It had been several years since the Todds had taught. Olga had grown up in a world where women --even Emmy Noether-- might be barred from university professorships. It was most welcome when Caltech invited her and Jack to join the faculty in 1957. The offer was (as was usual at the time) for the husband to become Professor and the wife Research Associate; but their offices were adjacent and the same size, and Olga was welcome to conduct seminars and supervise theses. As she did. They never ceased to appreciate Caltech's hospitality. The anomaly in their status ceased to look ideal when, in 1969, a very young Assistant Professor of English was glorified by the press as the first woman ever on Caltech's faculty. The first, indeed! What about Olga? I saw no sign that Olga held this against the young woman herself; but it did rub her the wrong way; she went straight to the administration and had her rank changed. Effective in 1971, she was Professor.
By this time she was already an Elder Statesman of matrix theory. Let me attempt to say briefly why her contributions were so important to the field. I'm sorry she is not here to read my remarks, but if she were, I'm afraid she would by impatient with me for trying to single out two particular cluster of papers, when I know she did much more. There is a reason for my choice: the papers I will talk about cast an influence on the research of hundreds of people over the decades since.
(1) Gershgorin circles. The basic idea is diagonal dominance. Assume a square matrix A has dominant diagonal in the sense that, for each i, the diagonal entry a(i,i) exceeds in absolute value R(i), defined as the sum of the |a(i,i)| for j not equal to i. Theorem: A is then nonsingular. This can also be phrased as a statement about the spectrum of A: it must be contained in the union of the "Gershgorin circles," whose centers are the aii and whose radii are the R(i). S. Gershgorin didn't invent the idea, but he illustrated its use in numerical estimation of eigenvalues (1931). Olga revived it during the War. She remembered it from student days-- but wait: she had not been doing numerical math then, so why did she know this theorem? She had loved it when she heard it as a lemma in algebraic number theory from her director Furtwängler! Later, her fellow émigré Alfred Brauer and she strengthened the theorem and promoted the method. Olga's 1949 article was especially widely read. In it, she explained the idea and traced it back to L. Lèvy (1881), told some of its applications, transmissions, and independent rediscoveries over the decades, and initiated a productive program of research into other kinds of diagonal dominance.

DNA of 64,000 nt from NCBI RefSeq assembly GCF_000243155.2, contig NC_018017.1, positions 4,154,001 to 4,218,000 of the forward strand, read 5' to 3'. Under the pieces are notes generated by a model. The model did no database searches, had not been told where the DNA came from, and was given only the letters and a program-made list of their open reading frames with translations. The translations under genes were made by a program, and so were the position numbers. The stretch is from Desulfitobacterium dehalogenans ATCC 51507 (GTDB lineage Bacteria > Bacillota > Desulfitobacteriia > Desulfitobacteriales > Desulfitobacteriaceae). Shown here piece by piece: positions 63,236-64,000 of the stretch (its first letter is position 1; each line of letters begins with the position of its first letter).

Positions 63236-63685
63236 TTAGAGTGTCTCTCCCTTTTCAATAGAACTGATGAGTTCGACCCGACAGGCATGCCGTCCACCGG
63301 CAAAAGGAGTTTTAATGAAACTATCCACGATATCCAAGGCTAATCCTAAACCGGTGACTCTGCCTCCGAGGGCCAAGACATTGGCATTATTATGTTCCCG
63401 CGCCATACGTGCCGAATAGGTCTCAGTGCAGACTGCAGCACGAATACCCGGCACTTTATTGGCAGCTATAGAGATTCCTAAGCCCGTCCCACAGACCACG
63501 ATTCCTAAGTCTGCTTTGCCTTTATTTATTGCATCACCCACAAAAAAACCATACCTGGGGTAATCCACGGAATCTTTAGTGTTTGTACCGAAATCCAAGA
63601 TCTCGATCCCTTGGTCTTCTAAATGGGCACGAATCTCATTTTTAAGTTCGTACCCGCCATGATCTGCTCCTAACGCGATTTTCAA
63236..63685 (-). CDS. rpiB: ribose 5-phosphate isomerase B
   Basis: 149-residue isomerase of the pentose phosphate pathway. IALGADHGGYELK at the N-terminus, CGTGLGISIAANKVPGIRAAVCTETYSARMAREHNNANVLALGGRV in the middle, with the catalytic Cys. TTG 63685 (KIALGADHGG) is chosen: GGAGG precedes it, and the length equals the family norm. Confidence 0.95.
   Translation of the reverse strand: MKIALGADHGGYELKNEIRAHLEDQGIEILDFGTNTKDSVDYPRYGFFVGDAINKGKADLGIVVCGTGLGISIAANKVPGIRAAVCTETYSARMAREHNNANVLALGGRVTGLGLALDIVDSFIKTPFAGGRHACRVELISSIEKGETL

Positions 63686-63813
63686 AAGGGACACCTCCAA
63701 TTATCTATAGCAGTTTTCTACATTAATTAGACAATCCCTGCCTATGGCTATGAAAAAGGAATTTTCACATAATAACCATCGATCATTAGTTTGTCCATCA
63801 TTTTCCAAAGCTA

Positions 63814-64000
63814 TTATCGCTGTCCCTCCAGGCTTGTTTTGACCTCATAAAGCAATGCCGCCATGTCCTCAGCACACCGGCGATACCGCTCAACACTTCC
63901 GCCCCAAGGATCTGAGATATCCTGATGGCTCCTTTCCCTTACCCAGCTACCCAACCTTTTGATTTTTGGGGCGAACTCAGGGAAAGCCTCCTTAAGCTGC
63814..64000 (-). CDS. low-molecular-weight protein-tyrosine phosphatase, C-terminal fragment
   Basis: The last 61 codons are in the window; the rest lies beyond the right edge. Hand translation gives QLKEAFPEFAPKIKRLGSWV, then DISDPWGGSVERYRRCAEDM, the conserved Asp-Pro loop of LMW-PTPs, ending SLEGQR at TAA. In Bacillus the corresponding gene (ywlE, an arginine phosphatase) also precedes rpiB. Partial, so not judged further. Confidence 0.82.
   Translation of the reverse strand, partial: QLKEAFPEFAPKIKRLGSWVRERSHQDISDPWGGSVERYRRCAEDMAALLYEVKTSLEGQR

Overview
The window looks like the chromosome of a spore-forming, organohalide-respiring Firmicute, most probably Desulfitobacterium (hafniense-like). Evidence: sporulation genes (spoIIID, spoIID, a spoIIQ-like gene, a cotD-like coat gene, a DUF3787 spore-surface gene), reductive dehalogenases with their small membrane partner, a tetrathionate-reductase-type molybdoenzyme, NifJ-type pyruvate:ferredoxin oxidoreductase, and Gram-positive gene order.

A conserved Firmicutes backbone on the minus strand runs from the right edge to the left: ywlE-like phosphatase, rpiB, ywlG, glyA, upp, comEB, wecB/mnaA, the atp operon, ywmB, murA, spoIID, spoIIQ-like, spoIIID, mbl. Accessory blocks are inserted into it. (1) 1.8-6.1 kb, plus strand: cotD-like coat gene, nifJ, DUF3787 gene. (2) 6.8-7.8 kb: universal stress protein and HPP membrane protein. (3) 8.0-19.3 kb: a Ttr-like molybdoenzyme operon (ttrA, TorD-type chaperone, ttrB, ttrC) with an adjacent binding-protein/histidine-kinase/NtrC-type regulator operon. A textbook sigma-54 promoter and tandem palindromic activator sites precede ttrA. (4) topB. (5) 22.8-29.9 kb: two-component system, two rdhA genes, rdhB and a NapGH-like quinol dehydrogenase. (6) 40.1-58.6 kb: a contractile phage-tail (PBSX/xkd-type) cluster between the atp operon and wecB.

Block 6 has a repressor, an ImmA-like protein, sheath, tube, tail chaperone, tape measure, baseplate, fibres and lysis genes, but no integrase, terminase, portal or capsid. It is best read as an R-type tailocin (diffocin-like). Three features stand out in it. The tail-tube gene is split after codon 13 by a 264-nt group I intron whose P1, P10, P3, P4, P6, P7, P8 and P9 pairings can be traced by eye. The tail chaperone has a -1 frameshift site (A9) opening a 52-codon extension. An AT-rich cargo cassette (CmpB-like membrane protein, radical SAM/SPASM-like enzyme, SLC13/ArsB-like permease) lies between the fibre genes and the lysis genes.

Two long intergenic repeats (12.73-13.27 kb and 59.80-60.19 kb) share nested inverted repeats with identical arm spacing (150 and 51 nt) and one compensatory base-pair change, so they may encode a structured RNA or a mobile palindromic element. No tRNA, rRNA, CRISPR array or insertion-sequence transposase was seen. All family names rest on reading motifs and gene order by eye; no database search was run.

(2) Inertia theorems. A. Lyapunov (1892) had showed the usefulness of what are now called "Lyapunov functions" in stability analysis of linear differential equations. Suppose the vector function x(t) satisfies dx/dt = Ax, for a given (constant) matrix A. We wonder whether all solutions go to zero as t -> infinity --or equivalently, whether all eigenvalues of A have negative real part. It would be enough to find a (constant) positive definite matrix H such that the function L(x) =x*Hx goes to 0. Differentiating, and substituting dx/dt = Ax twice, we find L(x)' = x*'Hx + x*Hx' = x*(A*H + HA)x. Evidently the wished-for property of H is that the matrix C = A*H + HA be negative definite. Bear in mind that C and H are hermitian, so their definiteness is easy to check, whereas A, the key matrix, is usually very non-normal. Olga in the years 1950-1964 called attention to these ideas and the discrete-time analogue, put them in a wider context, and led in the creation of a general inertia theory. Let me quote a theorem which shows where this development goes; it was contributed to first by Olga, then by A. Ostrowski, H. Scheider, D. Carlson, C.T. Chen, H. Wimmer. Assume A has no eigenvalues with real part 0. Assume A*H + HA =C is positive semi-definite. Then (i) A has at least as many eigenvalues with negative real part as H does, and at least as many with positive real part; (ii) equality holds if the matrix [C,CA,CA^2,...] has full rank --in particular, if C is non-singular.
In the first few years at Caltech, it was easier to attract students from the physical sciences than from mathematics (but of course the students of the physical sciences at Caltech were very good). As years went by, more thesis students came Olga's way. Her former advisees have had large roles, and some of the starring roles, in the burgeoning of matrix theory since 1960.
Olga Taussky always wished to ease the way of younger women in mathematics, and was sorry not to have more to work with. She said so, and she showed it in her life. Marjorie Senechal recalls giving a paper at an AMS meeting for the first time in 1962, and feeling quite alone and far from home. Olga turned the whole experience into a pleasant one by coming up to Marjorie, all smiles introducing herself, and saying, "It's so nice to have another woman here! Welcome to mathematics!"
It's so nice that a leading mathematician was such a lovely human being.
Photo Credit: Photograph used with permission of the Association for Women in Mathematics and is taken from Profiles of Women in Mathematics-The Emmy Noether Lectures, published by the AWM.